Nelson Peltz's reputation alone can cause stock prices to jump ©Getty Images
Nelson Peltz's reputation alone can cause stock prices to jump ©Getty Images

Do activist investors really hold power?

17 August 2022

Activist investors don’t just make change happen, they make it pay off.

Billionaire investor Nelson Peltz’s appointment to the board of Unilever in May caused an initial share price jump of 9%. Considered an experienced activist investor, the US-based founder and CEO of Trian Fund Management has a reputation for overhauling companies including Procter & Gamble and Heinz. Now, he has pledged to help “drive Unilever’s strategy, operations, sustainability and shareholder value for the benefit of all stakeholders”.

Today, investors and boards recognise the power such people have to enact change from within. “Nelson Peltz brings with him not just many decades’ experience of questioning and cajoling management and board members, but also a research operation much more extensive than the resources most non-executive directors can bring to bear,” said Joshua Black, editor-in-chief of Diligent-owned Insightia. “In many cases, activist hedge funds will sign a confidentiality agreement that allows their analysts to pore over a company’s numbers so their representative on the board can go into discussions as well – or better – informed than the CEO.”

Typically, activist investors are known for joining firms with intentions to restructure the business in some way. This could range from looking at corporate governance, M&A activity, influencing strategy and operations, and imposing different capital structures. A strong company that has recently been underperforming is a likely target.

Change can be rewarding

Such arrangements can provide positive outcomes for the investors, and the business generally. Joe Cyriac, a partner at McKinsey, gives an example: when Elliott Management invested in India-based IT-outsourcing firm Cognizant in 2017, the US company demanded better operating performance of the latter, and a return of capital to shareholders. The board’s first share buyback and paid dividend took place shortly after. And Elliott Management publicly backed the long investments, realising they were needed to push growth further.

In the past few years, activist investors have moved more towards putting pressure on businesses to improve their environmental, social and governance credentials; something Insightia attributes to an almost 10% year-on-year rise in the number of activist campaigns at UK companies, with those in the energy, mining and banking sectors coming under most scrutiny.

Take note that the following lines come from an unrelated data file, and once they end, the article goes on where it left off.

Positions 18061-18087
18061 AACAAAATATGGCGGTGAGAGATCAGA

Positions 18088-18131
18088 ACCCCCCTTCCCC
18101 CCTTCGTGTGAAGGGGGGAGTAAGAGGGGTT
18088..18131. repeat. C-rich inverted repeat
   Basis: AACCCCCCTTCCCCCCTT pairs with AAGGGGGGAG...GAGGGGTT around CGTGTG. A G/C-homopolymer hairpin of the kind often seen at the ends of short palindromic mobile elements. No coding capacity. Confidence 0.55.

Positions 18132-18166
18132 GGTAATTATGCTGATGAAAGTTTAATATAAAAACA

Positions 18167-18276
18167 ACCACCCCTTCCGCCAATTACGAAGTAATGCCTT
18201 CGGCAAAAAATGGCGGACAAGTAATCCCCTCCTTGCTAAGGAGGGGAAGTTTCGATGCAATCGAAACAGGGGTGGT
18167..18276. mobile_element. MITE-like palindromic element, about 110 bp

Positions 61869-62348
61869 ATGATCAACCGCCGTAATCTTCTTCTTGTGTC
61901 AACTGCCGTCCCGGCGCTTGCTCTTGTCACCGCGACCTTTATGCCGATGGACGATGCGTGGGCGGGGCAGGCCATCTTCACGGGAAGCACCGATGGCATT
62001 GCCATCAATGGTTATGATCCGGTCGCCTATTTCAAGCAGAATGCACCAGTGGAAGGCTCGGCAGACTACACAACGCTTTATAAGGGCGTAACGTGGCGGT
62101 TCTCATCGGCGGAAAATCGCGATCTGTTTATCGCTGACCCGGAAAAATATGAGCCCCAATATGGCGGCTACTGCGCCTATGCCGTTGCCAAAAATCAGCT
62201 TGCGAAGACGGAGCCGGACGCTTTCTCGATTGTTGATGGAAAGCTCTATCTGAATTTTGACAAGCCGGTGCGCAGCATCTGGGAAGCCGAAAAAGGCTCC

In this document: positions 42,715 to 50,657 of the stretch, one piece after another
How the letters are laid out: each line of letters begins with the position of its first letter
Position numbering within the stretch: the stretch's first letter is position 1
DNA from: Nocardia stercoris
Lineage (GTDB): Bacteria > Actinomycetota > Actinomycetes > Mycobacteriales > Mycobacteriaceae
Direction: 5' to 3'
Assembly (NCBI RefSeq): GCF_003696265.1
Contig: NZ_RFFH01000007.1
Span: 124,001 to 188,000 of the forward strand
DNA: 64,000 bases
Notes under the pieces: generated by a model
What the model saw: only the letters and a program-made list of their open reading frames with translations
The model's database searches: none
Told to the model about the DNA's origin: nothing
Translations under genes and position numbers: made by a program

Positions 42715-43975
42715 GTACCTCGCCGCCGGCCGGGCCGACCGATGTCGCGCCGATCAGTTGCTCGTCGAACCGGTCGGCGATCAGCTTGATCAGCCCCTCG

And the impact can be significant. At P&G, Peltz’s term led to changes to the company’s remuneration packages, organisational structure and culture – and a significant rise in the firm’s value. While change may not have been down to Peltz alone, it’s likely his efforts – and the fact that the board knew it was subject to scrutiny – helped deliver positive change; the same logic behind the rise seen in Unilever’s share price.

Put progress on the board

Businesses themselves are also starting to see the benefit. In 2021, oil firm ExxonMobil elected three environmental activists from hedge fund Engine No. 1 on to the company board. This caused a change in focus, where money was returned to shareholders through dividends and a share repurchase plan, rather than invested into high-risk and environmentally-damaging projects. The company’s share price has risen 60% since, and its board has advocated the re-election of the three activist investors.

“[Giving] an activist minority representation on the board introduces diversity of thought and gives the activist information that wasn’t previously available to outsiders – helping mitigate the risks of a mistake,” Black says.

Ultimately, welcoming activist investors is akin to taking a good look in the mirror and being prepared for what might be revealed. “Executives and boards who understand activist techniques are better placed to meet the demands of activists and simultaneously drive shareholder value,” a Deloitte report concludes. “This means they may […] ask some difficult internal questions about company performance and future direction, and then take concrete steps to improve shareholder returns. These pre-emptive actions can demonstrate that management is listening to shareholders and taking measures to achieve superior results.”

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